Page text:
TrumpWatch, Day 103: Trump-Russia Hearings to Restart

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Trump: “Trump/Russia story was an excuse used by the Democrats as justification for losing the election”


Developments on Day 103 of the Trump Administration:

Trump Tries to Dismisses Renewed Hearings on Ties with Russia

Donald Trump tries to pre-empt the Congressional hearings on links between his associates and Russian officials, as the inquiry resumes in closed session on Thursday.

FBI Director James Comey and National Security Agency head Mike Rogers will return to the House Intelligence Committee, where they testified in the initial hearing on March 20.

Comey confirmed the FBI’s investigation into possible “coordination” between the Trump campaign and Russian officials. However, committee chairman Devin Nunes then effectively suspended the proceedings, and no further hearings were held as he collaborated with the White House on next steps.

Under pressure from fellow committee members and an investigation by the House Ethics Committee, Nunes finally recused himself on April 6, opening the way to a resumption of the inquiry. Comey and Rogers will be followed by former Acting Attorney Sally Yates, who is expected to testify that she warned the White House about National Security Advisor Michael Flynn’s connections with Russia.

The Trump Administration initially defended Flynn but then forced him to resign over his five conversations with Russian Ambassador Sergei Kislyak on December 29 — the same day that President Obama stepped up sanctions on Moscow over Russia’s interference in the 2016 US election.

The committee has also invited former CIA Director John Brennan and former Director of National Intelligence James Clapper to appear.

Trump used Twitter to try and divert attention on Tuesday night:

TOP PHOTO: FBI Director James Comey testifies before the House Intelligence Committee, March 20, 2017

Trump Looks Forward to “A Good Shutdown” of Government…in September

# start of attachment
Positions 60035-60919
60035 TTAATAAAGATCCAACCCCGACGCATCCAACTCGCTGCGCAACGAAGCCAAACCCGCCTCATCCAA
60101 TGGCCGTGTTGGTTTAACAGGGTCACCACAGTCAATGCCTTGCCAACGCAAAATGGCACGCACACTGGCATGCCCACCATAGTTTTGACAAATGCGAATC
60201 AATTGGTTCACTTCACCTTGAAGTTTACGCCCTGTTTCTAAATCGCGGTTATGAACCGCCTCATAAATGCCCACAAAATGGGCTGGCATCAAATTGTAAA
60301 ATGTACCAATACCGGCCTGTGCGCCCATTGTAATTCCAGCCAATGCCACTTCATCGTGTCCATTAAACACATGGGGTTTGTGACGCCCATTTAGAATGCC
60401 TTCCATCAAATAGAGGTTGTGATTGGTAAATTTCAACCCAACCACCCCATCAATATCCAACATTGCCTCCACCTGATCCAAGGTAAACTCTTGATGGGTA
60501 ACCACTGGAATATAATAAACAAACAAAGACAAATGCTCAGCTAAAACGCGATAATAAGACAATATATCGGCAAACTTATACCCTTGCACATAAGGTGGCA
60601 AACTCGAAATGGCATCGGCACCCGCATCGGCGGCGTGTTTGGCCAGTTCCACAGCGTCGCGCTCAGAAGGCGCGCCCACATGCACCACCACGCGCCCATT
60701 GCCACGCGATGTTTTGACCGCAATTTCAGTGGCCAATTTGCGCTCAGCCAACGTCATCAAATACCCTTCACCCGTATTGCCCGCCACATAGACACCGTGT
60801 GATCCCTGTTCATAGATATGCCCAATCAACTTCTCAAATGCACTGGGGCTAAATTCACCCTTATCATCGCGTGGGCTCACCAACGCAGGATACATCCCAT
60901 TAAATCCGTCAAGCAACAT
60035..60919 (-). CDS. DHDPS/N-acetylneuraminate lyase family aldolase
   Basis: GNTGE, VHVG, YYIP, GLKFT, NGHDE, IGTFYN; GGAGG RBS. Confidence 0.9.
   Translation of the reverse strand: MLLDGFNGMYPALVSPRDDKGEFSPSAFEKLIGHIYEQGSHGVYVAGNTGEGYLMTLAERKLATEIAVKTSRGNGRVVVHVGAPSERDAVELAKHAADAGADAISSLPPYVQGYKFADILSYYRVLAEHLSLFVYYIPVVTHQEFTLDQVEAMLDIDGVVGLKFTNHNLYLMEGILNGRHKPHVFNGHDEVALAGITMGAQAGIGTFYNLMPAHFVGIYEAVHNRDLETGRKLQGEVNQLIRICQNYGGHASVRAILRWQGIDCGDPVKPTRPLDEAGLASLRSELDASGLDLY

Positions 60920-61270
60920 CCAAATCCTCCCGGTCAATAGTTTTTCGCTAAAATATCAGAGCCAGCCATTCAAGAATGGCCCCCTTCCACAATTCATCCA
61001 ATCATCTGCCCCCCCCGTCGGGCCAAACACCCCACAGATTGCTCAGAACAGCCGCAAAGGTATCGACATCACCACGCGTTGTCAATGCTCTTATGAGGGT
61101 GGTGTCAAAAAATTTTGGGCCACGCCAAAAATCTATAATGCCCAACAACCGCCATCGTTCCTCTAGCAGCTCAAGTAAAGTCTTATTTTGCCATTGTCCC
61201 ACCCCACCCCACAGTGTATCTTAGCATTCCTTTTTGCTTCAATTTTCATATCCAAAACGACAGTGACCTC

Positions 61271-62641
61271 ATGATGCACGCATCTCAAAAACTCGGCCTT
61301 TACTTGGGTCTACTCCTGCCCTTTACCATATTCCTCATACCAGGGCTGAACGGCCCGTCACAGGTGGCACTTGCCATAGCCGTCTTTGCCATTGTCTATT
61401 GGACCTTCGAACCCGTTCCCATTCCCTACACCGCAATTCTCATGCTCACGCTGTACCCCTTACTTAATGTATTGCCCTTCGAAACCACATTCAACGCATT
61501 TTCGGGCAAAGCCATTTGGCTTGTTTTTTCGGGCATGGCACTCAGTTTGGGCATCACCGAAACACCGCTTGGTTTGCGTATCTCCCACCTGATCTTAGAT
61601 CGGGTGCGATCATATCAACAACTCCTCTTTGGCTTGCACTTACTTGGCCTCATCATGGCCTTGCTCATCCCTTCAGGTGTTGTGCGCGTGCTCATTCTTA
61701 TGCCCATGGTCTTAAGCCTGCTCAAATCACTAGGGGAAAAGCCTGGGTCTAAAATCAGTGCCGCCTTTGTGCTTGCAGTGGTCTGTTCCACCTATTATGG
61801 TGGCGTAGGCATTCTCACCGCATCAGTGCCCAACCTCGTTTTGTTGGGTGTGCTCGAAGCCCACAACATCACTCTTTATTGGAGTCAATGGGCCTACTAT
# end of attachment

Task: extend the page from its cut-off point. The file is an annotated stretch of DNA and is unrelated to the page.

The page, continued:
After his Administration retreated from a budget showdown last Friday, Donald Trump says he will welcome “a good shutdown” of the Federal Government in September.

Last week Congress agreed emergency funding until the end of the fiscal year this autumn, after the White House pulled back from demands such as an initial $1.5 billion for a 2,200-mile US-Mexican border wall and an end to subsidies under ObamaCare.

Trump made no reference to those concessions on Tuesday, instead declaring that he will end the “super-majority” needed for some Congressional decisions:

White House Facing 3rd Defeat on Repeal of ObamaCare

The White House and Speaker Paul Ryan face a third defeat on initiatives to repeal ObamaCare, with time running out before an 11-day recess and a leading Congressman announced he will no longer support the effort.

Representative Fred Upton of Michigan said on Tuesday that the latest version of the GOP’s health care bill “torpedoes” protections for people with pre-existing medical conditions. Upton’s defection is significant, as he is the former chairman of one of the House committees that drafted the initial American Health Care Act.

The first ACHA effort was withdrawn hours before a vote in the House of Representatives in March, and another attempt stalled last month. The White House and Ryan have made further concessions to GOP conservatives who objected to the original ACHA, but this is at the risk of losing moderate Republicans who fear the stripping away of medical provisions and the full loss of coverage for an estimated 18 million Americans by 2018.

Congress adjourns on Friday until May 16.


US Restricts Navy Patrols in South China Sea After Trump Shift on Beijing

The US Navy is restricting its patrols in the South China Sea after a shift by Donald Trump on Beijing.

Six weeks ago, the US Pacific Command requested permission from senior American officials for a warship to sail within 12 nautical miles of Scarborough Shoal, a disputed reef in the South China Sea that is claimed by the Philippines and China.

Top Pentagon officials turned down the request, meaning that no US Navy vessel has gone within 12 miles of any disputed islands in the area.

During his campaign, Trump chided President Obama for supposed weakness in defending international waters in the South China Sea. Secretary of State Rex W. Tillerson, during his confirmation hearing in January, called for China to be denied access to the artificial islands.

However, amid a possible confrontation with North Korea, Trump has shifted dramatically from criticism to embrace of China and its leader Xi Jinping. Having declared repeatedly that China is “raping” the US economy, Trump has withdrawn any consideration of challenges over trade and currency, and has moved from denunciation of supposed inaction of Beijing over North Korea to praise of Xi’s approach.

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